14. The rest of the provision is omitted because it gives only the percentage to be applied on the amount arrived at under this provision. The only difference between Section 80M and Section 80T is that in the case of Section 80M it refers to the income by way of dividends while Section 80T refers to the income chargeable under the head 'Capital gains'. In the context of Section 80M, the Supreme Court held that it referred only to a particular category of income, viz. income by way of dividends from a domestic company and that category of income should be taken in gross and not net. Having regard to the close similarity in the language of Section 80M and Section 80T, we consider that this decision of the Supreme Court would squarely apply. In fact, the present case would even be an a fortiori case because, in the present case, we have to take the head of the income 'Capital gains' and the provisions relating thereto, while in the Supreme Court decision it was the dividend income that was intended to be taken into account. Except for the difference in the category of income, there is no other distinction between these provisions. The scheme of allowance is identical. In the light of the above reasoning, we consider that the decision in Cloth Traders (P.) Ltd. v. Addl. CIT : 118ITR243(SC) would have to be applied here.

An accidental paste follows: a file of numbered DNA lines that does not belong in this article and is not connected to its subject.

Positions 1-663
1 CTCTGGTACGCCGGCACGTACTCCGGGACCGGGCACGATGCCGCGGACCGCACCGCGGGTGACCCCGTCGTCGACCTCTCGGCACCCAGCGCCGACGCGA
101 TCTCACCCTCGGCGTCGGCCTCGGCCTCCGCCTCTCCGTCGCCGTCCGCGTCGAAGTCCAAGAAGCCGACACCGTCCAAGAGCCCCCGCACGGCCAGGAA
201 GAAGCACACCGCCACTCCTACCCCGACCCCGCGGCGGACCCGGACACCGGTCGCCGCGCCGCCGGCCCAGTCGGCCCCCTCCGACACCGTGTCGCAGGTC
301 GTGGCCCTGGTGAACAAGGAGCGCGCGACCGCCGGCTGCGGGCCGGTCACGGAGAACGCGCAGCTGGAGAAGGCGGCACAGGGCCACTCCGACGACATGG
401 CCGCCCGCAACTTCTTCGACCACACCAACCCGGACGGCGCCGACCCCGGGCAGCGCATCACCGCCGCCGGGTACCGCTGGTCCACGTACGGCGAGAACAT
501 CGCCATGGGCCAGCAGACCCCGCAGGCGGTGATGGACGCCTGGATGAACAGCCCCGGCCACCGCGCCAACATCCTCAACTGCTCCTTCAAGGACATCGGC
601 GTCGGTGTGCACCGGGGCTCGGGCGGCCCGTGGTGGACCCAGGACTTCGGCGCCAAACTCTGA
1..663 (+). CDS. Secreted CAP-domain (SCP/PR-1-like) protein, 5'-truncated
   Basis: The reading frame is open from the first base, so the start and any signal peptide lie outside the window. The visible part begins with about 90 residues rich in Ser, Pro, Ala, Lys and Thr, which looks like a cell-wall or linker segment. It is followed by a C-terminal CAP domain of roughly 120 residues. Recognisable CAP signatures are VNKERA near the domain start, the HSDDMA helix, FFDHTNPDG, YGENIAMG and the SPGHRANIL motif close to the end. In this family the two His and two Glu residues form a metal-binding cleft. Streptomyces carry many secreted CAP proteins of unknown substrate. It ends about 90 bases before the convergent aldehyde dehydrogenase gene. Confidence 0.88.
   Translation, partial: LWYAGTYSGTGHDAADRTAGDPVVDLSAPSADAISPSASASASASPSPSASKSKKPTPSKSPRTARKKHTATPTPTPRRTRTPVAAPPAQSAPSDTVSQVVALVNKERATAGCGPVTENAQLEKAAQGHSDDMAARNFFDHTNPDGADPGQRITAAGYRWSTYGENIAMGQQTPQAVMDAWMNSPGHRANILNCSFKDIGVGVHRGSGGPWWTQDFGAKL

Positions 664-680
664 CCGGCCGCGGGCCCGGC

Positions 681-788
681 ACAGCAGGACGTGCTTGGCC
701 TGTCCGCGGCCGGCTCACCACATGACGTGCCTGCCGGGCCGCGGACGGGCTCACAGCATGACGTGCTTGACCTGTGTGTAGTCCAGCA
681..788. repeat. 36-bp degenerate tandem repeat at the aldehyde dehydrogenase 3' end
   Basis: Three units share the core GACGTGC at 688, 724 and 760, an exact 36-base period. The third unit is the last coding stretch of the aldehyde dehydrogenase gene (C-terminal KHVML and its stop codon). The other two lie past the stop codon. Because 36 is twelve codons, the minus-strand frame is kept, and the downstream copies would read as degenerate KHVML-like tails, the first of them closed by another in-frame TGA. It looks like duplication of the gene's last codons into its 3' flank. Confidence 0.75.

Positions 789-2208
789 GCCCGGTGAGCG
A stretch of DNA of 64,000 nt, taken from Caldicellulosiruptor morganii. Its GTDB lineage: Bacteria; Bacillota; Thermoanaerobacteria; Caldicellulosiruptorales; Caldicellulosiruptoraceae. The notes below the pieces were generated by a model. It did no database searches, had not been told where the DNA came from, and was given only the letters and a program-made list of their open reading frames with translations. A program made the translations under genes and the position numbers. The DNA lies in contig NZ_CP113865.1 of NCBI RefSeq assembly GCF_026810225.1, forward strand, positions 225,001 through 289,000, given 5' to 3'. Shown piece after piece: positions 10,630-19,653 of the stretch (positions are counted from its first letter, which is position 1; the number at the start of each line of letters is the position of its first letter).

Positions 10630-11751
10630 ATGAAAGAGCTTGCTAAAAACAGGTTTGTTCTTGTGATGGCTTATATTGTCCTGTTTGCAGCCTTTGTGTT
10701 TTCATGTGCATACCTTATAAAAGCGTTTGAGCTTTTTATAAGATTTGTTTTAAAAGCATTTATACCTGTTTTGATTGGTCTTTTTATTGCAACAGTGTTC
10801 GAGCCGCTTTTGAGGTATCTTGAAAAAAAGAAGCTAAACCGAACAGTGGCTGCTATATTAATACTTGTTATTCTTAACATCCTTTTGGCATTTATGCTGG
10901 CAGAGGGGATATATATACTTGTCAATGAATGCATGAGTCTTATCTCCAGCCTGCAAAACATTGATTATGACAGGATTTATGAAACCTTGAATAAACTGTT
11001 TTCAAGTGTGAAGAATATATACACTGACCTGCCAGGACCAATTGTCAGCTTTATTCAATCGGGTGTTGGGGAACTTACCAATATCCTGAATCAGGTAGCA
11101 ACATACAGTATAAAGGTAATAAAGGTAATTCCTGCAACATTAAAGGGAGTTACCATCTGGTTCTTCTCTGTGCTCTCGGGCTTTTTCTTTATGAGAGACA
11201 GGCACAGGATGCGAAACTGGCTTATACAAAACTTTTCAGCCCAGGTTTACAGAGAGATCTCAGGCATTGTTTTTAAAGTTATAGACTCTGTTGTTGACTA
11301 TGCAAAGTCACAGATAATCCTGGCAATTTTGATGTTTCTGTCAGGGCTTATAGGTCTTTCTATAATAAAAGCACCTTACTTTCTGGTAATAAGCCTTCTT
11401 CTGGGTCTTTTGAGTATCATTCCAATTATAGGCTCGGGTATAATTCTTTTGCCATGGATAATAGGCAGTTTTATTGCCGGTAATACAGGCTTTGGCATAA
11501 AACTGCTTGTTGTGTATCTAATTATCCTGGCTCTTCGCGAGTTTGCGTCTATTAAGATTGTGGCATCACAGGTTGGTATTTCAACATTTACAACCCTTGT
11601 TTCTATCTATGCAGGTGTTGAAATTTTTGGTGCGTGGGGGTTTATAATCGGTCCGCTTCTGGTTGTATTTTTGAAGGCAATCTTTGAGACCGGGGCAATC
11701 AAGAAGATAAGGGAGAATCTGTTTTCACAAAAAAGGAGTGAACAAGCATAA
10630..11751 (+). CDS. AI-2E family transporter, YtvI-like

15. Learned counsel for the revenue argued that what is included in the total income in the present case was only the capital gains of Rs. 1,02,740 after deduction of the business loss of Rs. 41,892, leaving a balance of Rs. 60,848 and that that amount alone would qualify for the relief under Section 80T. An identical contention was advanced before the Bombay High Court in CIT v. New Great Insurance Co. Ltd. : 90ITR348(Bom) and was rejected by the Bombay High Court. This decision of the Bombay High Court was rendered in the context of Section 99(1)(iv). This decision of the Bombay High Court has been approved by the Supreme Court in the case of Cloth Traders : 118ITR243(SC) in the context of this group of provisions, We do not think it necessary to labour farther on this point as the matter is directly covered by the latest decision of the Supreme Court. We would only add that, in the light of the latest decision of the Supreme Court, T. C. No. 408 of 1975* would have to be taken as not correctly decided. The consequence of the above reasoning is that the amount of capital gains in the present case is Rs. 1,02,740 subject to the deduction of Rs. 5,000, and that amount will be taken for applying Section 80T. The question is, accordingly, answered in the affirmative and in favour of the assessee. The assessee will be entitled to his costs. Counsel's fee Rs. 500.